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Andrew Pettis (1906-1987) joined the carpentry crew at a Portland, Maine, shipyard in 1939 and rose through the ranks to become shop steward and, when the yard unionized in 1942, president of Local 50 of the Industrial Union of Marine and Shipbuilding Workers of America (IUMSWA). Pettis became increasingly active in the union and in politics. He was named New England Regional Director of the IUMSWA in 1945 after an unsuccessful bid for election to Congress in 1944. In 1950 he was named vice president of the IUMSWA, a position he held until his election as president of the union in 1968. Pettis served as president for five years, until his retirement from the IUMSWA in 1973. Pettis' papers consist of labor agreements, business files, minutes from the local meetings, and correspondence. The bulk of the collection focuses on a nine year period (1942-1951) when Pettis headed Local 50 and served as New England Regional Director. A smaller portion of the collection covers his years as vice president of the IUMSWA and provides information on shipbuilding nationwide and worldwide.
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22.50 Linear Feet
13 Folders (13 oversize folders) : Oversize Box 1, Map case drawer
157 Items (Memorabilia items in Box 1 (oversize), and Box 2 (letter document box))
The papers of Andrew Pettis cover the years 1924 to 1972, though the bulk of the material dates from 1942 to 1951 while Pettis was president of the Industrial Union of Marine and Shipbuilding Workers of America (IUMSWA), Local 50 and the IUMSWA New England Regional Director.
The earliest materials in the collection relate to his education and his beginnings in shipbuilding. The materials from Pettis' career at Local 50 include agreements, business files, bylaws, correspondence, minutes of the local's various boards, and National Labor Relations Board (NLRB) case files. Pettis' files from his term as Regional Director include correspondence, local files similar to those of Local 50, materials on the Progressive Metalworkers Council and the United Railroad Workers of America, and organizer's reports. Though not as extensive, the materials from Pettis' service as vice president and president of IUMSWA include a significant amount of material on shipbuilding nationwide and worldwide and, in particular, union relations with Bethlehem Steel; these files include agreements, clippings, correspondence, minutes, and NLRB case files. There is also a small amount of material on the various boards and committees on which Pettis served including agendas, minutes, and relevant documents from these units. The collection also contains 35 mm slides, photographs, and memorabilia.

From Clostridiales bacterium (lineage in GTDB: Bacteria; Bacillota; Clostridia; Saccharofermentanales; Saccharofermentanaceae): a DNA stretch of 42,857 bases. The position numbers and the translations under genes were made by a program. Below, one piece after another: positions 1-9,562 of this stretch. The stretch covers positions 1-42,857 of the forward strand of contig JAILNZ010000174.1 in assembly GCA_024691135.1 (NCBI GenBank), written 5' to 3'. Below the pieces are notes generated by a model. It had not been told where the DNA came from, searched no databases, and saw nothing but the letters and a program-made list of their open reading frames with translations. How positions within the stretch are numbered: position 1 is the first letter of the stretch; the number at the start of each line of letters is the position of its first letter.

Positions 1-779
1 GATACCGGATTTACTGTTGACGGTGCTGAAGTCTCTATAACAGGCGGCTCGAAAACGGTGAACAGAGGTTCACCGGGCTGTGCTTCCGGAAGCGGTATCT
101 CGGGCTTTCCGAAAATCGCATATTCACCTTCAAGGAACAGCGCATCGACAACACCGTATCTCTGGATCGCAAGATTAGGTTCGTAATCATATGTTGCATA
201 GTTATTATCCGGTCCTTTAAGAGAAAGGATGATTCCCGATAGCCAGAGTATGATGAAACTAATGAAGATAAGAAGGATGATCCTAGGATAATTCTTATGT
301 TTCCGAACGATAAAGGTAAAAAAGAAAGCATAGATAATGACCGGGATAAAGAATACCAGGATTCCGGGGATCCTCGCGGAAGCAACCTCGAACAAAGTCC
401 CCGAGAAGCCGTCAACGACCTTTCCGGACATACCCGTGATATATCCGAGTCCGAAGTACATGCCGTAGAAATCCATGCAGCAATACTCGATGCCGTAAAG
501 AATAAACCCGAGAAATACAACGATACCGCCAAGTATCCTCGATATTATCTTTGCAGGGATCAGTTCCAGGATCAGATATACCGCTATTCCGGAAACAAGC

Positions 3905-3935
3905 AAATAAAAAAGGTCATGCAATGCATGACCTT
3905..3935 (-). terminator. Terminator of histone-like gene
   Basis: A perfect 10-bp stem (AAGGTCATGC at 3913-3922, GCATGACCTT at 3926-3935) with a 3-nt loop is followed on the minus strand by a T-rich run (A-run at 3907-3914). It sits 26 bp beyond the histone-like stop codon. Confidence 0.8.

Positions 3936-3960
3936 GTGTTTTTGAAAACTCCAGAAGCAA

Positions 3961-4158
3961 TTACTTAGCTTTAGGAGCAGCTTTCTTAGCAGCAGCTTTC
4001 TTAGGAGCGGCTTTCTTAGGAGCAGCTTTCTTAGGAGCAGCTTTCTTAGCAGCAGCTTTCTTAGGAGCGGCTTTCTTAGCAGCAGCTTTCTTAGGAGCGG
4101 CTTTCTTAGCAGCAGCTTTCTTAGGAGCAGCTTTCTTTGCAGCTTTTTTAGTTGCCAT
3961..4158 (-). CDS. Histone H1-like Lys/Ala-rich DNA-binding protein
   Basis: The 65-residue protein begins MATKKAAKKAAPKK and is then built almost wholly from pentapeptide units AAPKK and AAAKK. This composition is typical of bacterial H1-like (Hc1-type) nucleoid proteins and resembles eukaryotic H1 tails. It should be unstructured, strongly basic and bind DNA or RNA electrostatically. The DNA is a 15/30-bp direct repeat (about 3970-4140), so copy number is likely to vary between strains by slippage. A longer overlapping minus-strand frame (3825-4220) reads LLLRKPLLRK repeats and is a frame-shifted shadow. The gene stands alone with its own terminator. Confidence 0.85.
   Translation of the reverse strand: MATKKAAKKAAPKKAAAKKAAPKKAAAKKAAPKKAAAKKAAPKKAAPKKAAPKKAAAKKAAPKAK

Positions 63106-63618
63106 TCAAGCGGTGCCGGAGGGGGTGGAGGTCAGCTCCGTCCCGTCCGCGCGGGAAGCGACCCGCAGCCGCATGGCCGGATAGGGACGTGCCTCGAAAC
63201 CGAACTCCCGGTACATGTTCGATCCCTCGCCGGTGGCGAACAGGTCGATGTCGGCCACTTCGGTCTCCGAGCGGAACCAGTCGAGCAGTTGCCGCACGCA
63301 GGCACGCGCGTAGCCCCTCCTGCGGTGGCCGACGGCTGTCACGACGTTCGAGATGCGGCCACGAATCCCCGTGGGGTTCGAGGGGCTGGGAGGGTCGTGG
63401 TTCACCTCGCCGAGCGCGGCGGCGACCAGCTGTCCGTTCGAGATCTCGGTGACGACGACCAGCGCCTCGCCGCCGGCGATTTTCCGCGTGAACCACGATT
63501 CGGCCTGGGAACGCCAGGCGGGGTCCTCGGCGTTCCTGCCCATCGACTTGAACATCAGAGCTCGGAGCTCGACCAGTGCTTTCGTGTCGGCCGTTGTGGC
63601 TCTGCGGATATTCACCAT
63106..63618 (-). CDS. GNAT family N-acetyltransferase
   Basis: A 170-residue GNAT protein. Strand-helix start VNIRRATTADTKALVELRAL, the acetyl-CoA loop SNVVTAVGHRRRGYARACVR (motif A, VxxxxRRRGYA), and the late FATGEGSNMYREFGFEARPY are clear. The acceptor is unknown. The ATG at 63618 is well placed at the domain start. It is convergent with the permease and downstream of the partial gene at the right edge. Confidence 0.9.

Significant topics covered include Andrew Pettis' progression upwards through the union ranks, national and international shipbuilding, and shipyard strikes, in particular, two at Bethlehem Steel.
Andrew Pettis was born on April 30, 1906 in Portland, Maine, to Edward Joseph and Annie Heaphy Pettis. His father, a
stationary engineer, and his mother also had four other children:James, Leo, Florence, and Ruth. Andrew Pettis attended Portland
High School and the Hebron Academy. He began studies at Colby College but did not graduate. On September 24, 1935, Pettis
married Alice Chapman with whom he had two children, Andy, Jr., and Nancy.
Pettis joined Todd-Bath Incorporated, a Portland Shipyard, as a carpenter in 1939. By the end of the year, the carpenters chose Pettis as shop steward. In 1942, a National Labor Relations Board (NLRB) election was held at Todd-Bath. The yard chose Local 50 of the Industrial Union of Marine and Shipbuilding Workers of America (IUMSWA) as its sole bargaining agent. Pettis joined the union after the election and in October of the same year, Local 50 elected him to its presidency. As President of Local 50, he sat on the Portland Area War Manpower Panel, the General Executive Board of the IUMSWA, and the Shipbuilding Stabilization Committee.
Andrew Pettis was also active in politics as a strong supporter of Franklin Delano Roosevelt and the New Deal and a candidate for national office. He was one of many labor leaders who turned to politics as an avenue for securing worker's demands and he sought a seat in the U.S. House of Representatives in 1944 as one way to make his views known. Despite his strong Democratic Party leanings, he registered as both a Democrat and a Republican in the primary, but still was unsuccessful in his bid for election to the U.S. Congress.